For Ukraine’s counteroffensive to progress faster, the country needs more of every weapon, including Western fighter jets, the Ukrainian Army’s Commander-in-Chief, Gen. Valery Zaluzhnyi, told The Washington Post.
“Zaluzhny expressed frustration that while his biggest Western backers would never launch an offensive without air superiority, Ukraine still has not received modern fighter jets but is expected to rapidly take back territory from the occupying Russians. American-made F-16s, promised only recently, are not likely to arrive until the fall — in a best-case scenario,” WP wrote.
According to analysts, the main thrust of Ukraine’s counteroffensive has not been launched yet, and many of the country’s newly-raised forces are still not committed to the front line. Ukraine claims to have liberated over 130 square kilometers over the first weeks of the counteroffensive, but its attacks still may be probing for weak spots in Russia’s defenses.
Zaluzhnyi says the Ukrainian troops have been outshot tenfold at times because of limited resources, although they should be firing at least as many artillery shells as the Russians.
“Without being fully supplied, these plans are not feasible at all,” he said. “But they are being carried out. Yes, maybe not as fast as the participants in the show, the observers, would like, but that is their problem.”
The Ukrainian Commander-in-Chief also highlighted the military doctrines of NATO and Russia, both calling for air superiority before launching ground-based deep-reaching operations. He says that a limited number of Western fighter jets would be enough for Ukraine:
“Because there is no other way. Because the enemy is using a different generation of aviation. It’s like we’d go on the offensive with bows and arrows now,” he said.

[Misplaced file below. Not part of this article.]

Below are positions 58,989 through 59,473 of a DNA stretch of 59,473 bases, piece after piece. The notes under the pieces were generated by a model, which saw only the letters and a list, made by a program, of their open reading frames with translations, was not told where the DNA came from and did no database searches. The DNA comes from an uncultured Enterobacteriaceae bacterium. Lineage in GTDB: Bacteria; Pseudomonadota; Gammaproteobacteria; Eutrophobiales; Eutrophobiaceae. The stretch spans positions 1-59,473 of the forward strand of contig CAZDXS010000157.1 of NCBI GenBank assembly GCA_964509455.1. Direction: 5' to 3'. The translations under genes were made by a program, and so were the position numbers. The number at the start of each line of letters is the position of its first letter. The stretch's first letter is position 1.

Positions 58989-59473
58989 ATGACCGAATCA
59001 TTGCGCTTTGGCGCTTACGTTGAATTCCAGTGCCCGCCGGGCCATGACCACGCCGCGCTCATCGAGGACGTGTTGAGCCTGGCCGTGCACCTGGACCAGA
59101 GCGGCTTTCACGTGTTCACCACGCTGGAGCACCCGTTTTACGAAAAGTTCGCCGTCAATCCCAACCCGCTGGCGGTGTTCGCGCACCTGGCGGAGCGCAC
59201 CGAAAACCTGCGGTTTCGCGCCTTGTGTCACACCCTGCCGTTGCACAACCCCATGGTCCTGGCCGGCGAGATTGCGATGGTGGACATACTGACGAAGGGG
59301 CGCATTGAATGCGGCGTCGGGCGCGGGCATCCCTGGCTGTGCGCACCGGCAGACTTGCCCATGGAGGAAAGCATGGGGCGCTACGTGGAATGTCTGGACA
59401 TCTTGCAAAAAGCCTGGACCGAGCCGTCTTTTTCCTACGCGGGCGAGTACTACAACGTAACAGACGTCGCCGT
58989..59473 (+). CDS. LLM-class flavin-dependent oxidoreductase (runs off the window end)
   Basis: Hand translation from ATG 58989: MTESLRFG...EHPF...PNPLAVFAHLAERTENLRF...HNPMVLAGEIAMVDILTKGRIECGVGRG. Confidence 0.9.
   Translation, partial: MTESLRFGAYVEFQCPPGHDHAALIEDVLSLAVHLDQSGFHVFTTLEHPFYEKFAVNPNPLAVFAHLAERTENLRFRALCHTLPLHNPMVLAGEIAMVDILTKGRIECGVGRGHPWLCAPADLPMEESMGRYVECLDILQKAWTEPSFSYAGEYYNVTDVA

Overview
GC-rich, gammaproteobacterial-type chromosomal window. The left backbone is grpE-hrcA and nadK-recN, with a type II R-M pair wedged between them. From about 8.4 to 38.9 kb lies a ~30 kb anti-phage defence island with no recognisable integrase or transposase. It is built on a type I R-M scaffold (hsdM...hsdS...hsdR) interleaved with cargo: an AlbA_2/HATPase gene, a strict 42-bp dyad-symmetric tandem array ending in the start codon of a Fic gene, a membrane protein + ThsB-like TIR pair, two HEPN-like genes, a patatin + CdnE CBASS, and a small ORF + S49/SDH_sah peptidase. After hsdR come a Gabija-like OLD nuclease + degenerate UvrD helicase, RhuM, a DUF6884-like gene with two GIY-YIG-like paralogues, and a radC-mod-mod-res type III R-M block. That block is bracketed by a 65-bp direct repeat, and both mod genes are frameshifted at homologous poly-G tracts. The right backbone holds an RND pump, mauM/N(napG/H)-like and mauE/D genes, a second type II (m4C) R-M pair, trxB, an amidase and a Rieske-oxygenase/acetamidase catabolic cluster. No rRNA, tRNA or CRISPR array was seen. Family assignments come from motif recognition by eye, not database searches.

Last week, President Zelenskyy warned of a potential “terrorist act with the release of radiation” by Russian forces at the Zaporizhzhia nuclear plant, Europe’s largest atomic power station. Also, one worst-case scenario Zaluzhnyi must consider is the threat that Russia might deploy a nuclear weapon.
The Wahington Post asked General Zaluzhnyi if that gives him pause from trying to regain control of the nuclear plant during the counteroffensive, he replied:
“It doesn’t stop me at all,” Zaluzhny said. “We are doing our job. All these signals come from outside for some reason: ‘Be afraid of a nuclear strike.’ Well, should we give up?”
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- Ukrainian counteroffensive’s “main event” still to come – Defense Minister
- Ukraine refine offensive tactics, make gradual tactical progress – UK Intelligence
- Why Ukraine’s counteroffensive is going so slow
- Russia may damage Zaporizhzhia nuclear plant to stop Ukraine’s counteroffensive, Ukrainian official says
- Ukraine’s defense minister warns against unrealistic expectations for Ukraine’s counteroffensive
- Too early to assess counteroffensive results, Ukraine committed only three of 12 new brigades – analysts